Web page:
Yeah, look, there is no mafia, OK?

Faster, liberalists, kill kill kill!

So (5.00 / 1) (#7)
by Bob Dog on Thu Sep 05, 2002 at 05:29:25 PM EST

Look at american folk music.  It is full of murder and mayhem.  Why is this more naughty?

An excellent question (4.00 / 3) (#10)
by IHCOYC on Thu Sep 05, 2002 at 08:38:05 PM EST

I'm not at all sure that it is. Most American music worth bothering about has something to do with the blues, though the resemblance at several removes may seem remote. Alan Lomax spent a great deal of time in prisons, collecting songs from the prisoners.

And the rest of it derives from Scots border ballads: a society where something very near to the criminal organisations of Italy flourished during the centuries when the land was divided between Scotland and England.

Samuel Johnson spake the truth about Americans, when he said, "Sir, they are a race of convicts, and ought to be thankful for any thing we allow them short of hanging."

GraySkull is home to the anima, the all-knowing woman who gives power to the otherwise ineffectual man. -- Jeff Coleman
[ Parent ]

Explanation of rating, in case you're curious (none / 0) (#14)
by carbon on Fri Sep 06, 2002 at 01:34:08 AM EST

I'm having a hard time rating your comment. On the one hand, it's informative and linkful. On the other hand, it's America-bashing. Not that I'm particularly fond of the country, or in fact any country in particular at all, but any sort of bashing is usually grounds for a 1 or 2 from me...

I think I'll just rate it a three.

Wasn't Dr. Claus the bad guy on Inspector Gadget? - dirvish
[ Parent ]
I am one. . . (none / 0) (#15)
by IHCOYC on Fri Sep 06, 2002 at 07:46:08 AM EST

I am a US citizen. I cheerfully confess that there is some truth in Johnson's statement. Americans, at least such that came voluntarily or semi-voluntarily, indeed represent a population composed of England's criminals, paupers, religious fanatics, and the rest of Europe's vagrants.

Not exactly the best gene pool from which to launch a country. My father's father came here to avoid being drafted into WWI, a fact that swells me with pride. I suspect that this unpromising genepool has something to do with the appeal of Mafia mythology in US pop culture.

GraySkull is home to the anima, the all-knowing woman who gives power to the otherwise ineffectual man. -- Jeff Coleman
[ Parent ]

That's silly (none / 0) (#17)
by carbon on Fri Sep 06, 2002 at 08:53:14 PM EST

First of all, this is in terms of criminals as seen by the British government a few centuries ago. That doesn't neccessarily include only cut-throat murderers; how about political activits with views that the power structure didn't like? *Cough*Galileo*Hack*Cough*.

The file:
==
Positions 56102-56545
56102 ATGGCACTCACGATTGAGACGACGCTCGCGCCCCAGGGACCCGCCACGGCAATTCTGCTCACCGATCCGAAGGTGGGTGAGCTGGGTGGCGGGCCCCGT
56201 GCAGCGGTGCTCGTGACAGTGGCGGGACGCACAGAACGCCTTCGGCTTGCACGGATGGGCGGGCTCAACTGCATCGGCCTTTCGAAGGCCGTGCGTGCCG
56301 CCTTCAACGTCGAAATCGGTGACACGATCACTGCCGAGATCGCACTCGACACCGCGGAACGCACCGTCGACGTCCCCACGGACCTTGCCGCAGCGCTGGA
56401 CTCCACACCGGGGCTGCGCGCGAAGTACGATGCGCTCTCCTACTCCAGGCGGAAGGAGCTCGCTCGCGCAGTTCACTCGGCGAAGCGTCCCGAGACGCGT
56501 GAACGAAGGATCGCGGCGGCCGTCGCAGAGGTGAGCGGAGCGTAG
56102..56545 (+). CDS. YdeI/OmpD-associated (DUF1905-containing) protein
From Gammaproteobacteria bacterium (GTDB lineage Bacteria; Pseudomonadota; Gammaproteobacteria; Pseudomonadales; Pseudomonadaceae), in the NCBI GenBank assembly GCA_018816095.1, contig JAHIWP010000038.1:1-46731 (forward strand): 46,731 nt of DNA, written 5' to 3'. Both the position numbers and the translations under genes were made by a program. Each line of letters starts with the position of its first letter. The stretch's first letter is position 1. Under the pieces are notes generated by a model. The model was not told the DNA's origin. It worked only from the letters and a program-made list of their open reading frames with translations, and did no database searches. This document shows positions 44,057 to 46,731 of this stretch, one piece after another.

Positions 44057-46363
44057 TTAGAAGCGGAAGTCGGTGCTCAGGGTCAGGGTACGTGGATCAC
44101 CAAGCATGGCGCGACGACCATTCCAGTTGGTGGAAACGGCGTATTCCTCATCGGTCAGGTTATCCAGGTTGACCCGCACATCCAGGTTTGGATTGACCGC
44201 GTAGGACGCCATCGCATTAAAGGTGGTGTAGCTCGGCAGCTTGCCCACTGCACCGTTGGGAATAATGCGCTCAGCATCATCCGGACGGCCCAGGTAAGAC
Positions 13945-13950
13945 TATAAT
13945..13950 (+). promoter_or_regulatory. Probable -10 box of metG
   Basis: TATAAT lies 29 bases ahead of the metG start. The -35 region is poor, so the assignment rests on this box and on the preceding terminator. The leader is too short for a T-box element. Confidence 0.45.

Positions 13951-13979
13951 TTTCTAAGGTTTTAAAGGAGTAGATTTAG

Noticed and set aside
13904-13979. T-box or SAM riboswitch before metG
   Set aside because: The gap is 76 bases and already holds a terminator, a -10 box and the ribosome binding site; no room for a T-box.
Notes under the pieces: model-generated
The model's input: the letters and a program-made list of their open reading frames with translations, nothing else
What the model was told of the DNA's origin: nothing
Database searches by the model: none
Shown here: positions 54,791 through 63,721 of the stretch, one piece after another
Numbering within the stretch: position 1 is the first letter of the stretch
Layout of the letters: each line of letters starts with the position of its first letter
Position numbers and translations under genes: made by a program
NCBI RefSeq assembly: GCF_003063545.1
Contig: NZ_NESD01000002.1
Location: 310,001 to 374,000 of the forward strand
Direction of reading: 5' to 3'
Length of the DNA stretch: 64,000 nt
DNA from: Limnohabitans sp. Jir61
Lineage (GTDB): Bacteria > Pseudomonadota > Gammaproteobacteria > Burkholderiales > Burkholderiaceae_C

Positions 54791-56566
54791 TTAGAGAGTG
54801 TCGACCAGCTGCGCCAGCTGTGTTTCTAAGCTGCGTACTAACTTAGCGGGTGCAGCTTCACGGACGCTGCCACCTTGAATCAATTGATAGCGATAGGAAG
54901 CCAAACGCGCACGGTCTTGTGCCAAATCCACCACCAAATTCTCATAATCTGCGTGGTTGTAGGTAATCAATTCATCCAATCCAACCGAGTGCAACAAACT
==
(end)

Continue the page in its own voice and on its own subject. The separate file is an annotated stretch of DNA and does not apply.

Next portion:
And anyways, America isn't entirely of British descent, you know. Even the early colonists were composed of loads of different Europeans (not to mention the slaves), and of course there was also the relatively recent immigration rush with Ellis Island and such.

Wasn't Dr. Claus the bad guy on Inspector Gadget? - dirvish
[ Parent ]
look at any folk music (none / 0) (#16)
by shrubbery on Fri Sep 06, 2002 at 12:24:51 PM EST

Patrotic/folk music of all countries have themes of war, violence, "our side" winning, etc etc.

[ Parent ]
Robin Hood? (none / 0) (#9)
by SocratesGhost on Thu Sep 05, 2002 at 06:13:13 PM EST

Paul Revere was a traitor. William Tell was, too. One person's villain can sometimes be another person's hero, it seems.

I drank what?

clandestine-orbiting music (5.00 / 1) (#12)
by KiTaSuMbA on Thu Sep 05, 2002 at 11:09:28 PM EST

While I do realise the "collective" value of the CD (fsck! I live in Italy, I'll have to get it online), such music is never absent from any society. Sure it usually is "underground" stuff, not released in official discs and all (perhaps a demo or a bootleg or two max) but would you be surprised if I told you that once I watched on the local TV at Naples a video clip of the song "O' CapoClan" ("the Boss of the Gang")? Camorra is still very strong at Naples and what's even more alarming is that it still maintains a rather positive image on the lower class of the population.

Romanticising killers and criminals is not a nice thing; even for the "old ones." If they were concerned about their rulers they should start a rebellion, not being scumbags. But unfortunately southern italy is full of individualism... the rebellion sounded nice but the profit better.
There is no Dopaminergic Pepperoni Kabal!

Great! (none / 0) (#18)
by epepke on Sat Sep 07, 2002 at 10:36:29 AM EST

Now maybe GTA 4 will have a decent soundtrack.

The truth may be out there, but lies are inside your head.--Terry Pratchett

Il Canto di Malavita: the folk music of organised crime | 18 comments (13 topical, 5 editorial, 1 hidden)